Gary McKinnon avoids extradition
In 2002 Gary McKinnon, a Scottish Systems Administrator, was charged with hacking into 97 United States military and NASA computers during a 13 month period between 2001 and 2002. It was claimed that he deleted critical files, caused entire networks of computers to shut-down and paralysed munitions supply deliveries to the US Army. The US authorities stated $700,000 was spent in rectification.
McKinnon was interviewed and later indicted to face seven counts of computer-related crime, each carrying a custodial sentence of up to ten years.
Extradition, the basics
The Extradition Act 2003 provides a swift method of ensuring those wanted to stand trial, be sentenced or serve a sentence are sent to the requesting country. Guilt or innocence as to the charges faced, or mitigation as to the sentence, are irrelevant for the purposes of extradition. Individuals facing extradition can consent willingly, in which case they will be extradited to the requesting country within a matter of days, or alternatively put forward various arguments to attempt to contest their extradition.
Article 3 arguments
McKinnon’s legal team successfully contested his extradition by utilising article 3 of the European Convention on Human Rights. Article 3 states that no one shall be subject to torture or to inhuman or degrading treatment or punishment. McKinnon was diagnosed in 2008 as suffering from an autism spectrum disorder, compounded with clinical depression. Supporters of McKinnon claimed he was suicidal and would not survive incarceration in a US prison. His lawyers argued that it would be unnecessary, cruel and inhumane to remove McKinnon from the UK, when he could be tried here.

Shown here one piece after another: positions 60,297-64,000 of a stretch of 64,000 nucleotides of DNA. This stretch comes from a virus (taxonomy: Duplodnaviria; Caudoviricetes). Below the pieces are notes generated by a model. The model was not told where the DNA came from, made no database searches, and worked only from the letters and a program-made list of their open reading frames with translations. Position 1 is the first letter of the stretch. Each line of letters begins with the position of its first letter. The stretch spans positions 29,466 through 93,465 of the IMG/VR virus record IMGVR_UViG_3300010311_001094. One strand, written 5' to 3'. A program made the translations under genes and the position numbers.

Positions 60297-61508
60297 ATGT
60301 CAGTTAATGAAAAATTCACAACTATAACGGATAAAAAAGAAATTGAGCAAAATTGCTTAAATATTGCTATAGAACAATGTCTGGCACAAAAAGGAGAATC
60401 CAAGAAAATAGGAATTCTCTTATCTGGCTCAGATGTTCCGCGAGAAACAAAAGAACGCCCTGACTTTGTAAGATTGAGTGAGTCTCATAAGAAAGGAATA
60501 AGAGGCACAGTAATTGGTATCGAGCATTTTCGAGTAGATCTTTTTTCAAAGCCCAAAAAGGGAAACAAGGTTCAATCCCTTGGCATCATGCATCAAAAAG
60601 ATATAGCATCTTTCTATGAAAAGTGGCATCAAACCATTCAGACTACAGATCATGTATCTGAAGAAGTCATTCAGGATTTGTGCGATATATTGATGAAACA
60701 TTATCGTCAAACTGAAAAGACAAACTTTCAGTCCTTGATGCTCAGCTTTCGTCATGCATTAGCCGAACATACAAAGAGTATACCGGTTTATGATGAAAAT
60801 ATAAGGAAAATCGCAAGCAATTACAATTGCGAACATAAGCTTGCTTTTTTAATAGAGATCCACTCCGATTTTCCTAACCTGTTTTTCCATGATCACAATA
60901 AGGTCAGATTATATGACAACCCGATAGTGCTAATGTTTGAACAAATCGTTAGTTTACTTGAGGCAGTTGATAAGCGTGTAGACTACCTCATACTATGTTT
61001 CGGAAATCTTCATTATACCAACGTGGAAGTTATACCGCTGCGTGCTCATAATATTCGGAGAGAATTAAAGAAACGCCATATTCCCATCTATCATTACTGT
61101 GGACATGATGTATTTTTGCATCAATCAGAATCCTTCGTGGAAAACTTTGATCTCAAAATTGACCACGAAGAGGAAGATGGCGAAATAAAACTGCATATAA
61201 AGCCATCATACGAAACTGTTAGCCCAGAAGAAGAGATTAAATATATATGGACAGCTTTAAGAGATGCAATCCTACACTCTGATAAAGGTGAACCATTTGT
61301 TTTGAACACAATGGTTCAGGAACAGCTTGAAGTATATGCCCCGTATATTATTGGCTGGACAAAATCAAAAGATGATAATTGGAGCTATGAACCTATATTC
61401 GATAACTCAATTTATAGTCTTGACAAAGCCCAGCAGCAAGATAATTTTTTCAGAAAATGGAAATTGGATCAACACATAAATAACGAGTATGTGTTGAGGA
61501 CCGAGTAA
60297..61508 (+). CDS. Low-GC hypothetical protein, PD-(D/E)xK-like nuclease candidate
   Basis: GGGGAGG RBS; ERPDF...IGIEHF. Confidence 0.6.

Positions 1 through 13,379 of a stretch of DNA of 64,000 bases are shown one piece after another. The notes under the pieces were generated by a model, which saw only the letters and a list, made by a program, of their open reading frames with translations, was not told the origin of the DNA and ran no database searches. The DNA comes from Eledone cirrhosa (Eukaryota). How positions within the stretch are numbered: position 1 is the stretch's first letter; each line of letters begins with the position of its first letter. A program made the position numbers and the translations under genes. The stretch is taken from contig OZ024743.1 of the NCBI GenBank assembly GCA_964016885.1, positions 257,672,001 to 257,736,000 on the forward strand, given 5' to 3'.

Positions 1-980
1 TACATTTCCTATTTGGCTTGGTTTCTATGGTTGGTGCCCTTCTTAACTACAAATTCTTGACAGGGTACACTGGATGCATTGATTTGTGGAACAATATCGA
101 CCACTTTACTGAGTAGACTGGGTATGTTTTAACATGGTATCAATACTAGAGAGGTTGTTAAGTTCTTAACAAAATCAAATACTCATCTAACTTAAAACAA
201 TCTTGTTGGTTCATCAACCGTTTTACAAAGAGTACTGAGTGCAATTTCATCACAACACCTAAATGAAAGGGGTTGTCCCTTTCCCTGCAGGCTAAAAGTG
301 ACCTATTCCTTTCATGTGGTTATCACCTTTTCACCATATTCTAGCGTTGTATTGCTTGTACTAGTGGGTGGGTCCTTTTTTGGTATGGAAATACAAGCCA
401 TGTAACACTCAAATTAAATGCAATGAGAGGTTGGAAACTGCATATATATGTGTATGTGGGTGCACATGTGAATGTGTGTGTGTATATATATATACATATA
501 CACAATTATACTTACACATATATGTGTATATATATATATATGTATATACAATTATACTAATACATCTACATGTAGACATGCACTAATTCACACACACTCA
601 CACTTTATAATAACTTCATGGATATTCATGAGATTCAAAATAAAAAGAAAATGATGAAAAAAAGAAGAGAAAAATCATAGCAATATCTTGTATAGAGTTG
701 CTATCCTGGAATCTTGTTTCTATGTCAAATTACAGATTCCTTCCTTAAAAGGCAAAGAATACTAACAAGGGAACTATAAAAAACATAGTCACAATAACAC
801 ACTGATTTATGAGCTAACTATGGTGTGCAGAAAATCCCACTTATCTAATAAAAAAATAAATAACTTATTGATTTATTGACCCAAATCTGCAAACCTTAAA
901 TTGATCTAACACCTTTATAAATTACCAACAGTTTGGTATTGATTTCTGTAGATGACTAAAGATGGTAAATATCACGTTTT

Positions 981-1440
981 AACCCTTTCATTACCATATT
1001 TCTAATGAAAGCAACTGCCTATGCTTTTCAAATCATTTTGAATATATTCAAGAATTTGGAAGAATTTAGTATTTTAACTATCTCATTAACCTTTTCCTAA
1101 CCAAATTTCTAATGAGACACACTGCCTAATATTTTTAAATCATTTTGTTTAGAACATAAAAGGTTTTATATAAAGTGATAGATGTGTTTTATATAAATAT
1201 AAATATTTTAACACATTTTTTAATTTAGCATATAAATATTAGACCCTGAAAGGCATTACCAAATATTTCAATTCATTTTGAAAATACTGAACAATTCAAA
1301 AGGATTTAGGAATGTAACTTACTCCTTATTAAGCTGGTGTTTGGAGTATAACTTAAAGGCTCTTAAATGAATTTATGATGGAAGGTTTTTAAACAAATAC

In order to successfully use Article 3 as a bar to extradition it is necessary “to show strong grounds for believing that the person if returned faces a real risk of being subjected to torture or to inhuman or degrading treatment or punishment” (Ullah  1 AC 323). Concerns as to mental health are also a governing factor in extradition cases; s.91 of the Extradition Act 2003 deals with cases where it would be oppressive to extradite a particular individual due to their mental health.
On 16th October 2012 the Home Secretary Theresa May announced that McKinnon’s extradition had been blocked, stating that it “would give rise to such a high risk of him ending his life that a decision to extradite him would be incompatible with Mr McKinnon’s human rights”. The Director of Public Prosecutions, Keir Starmer QC, will now decide whether McKinnon will face trial in the UK.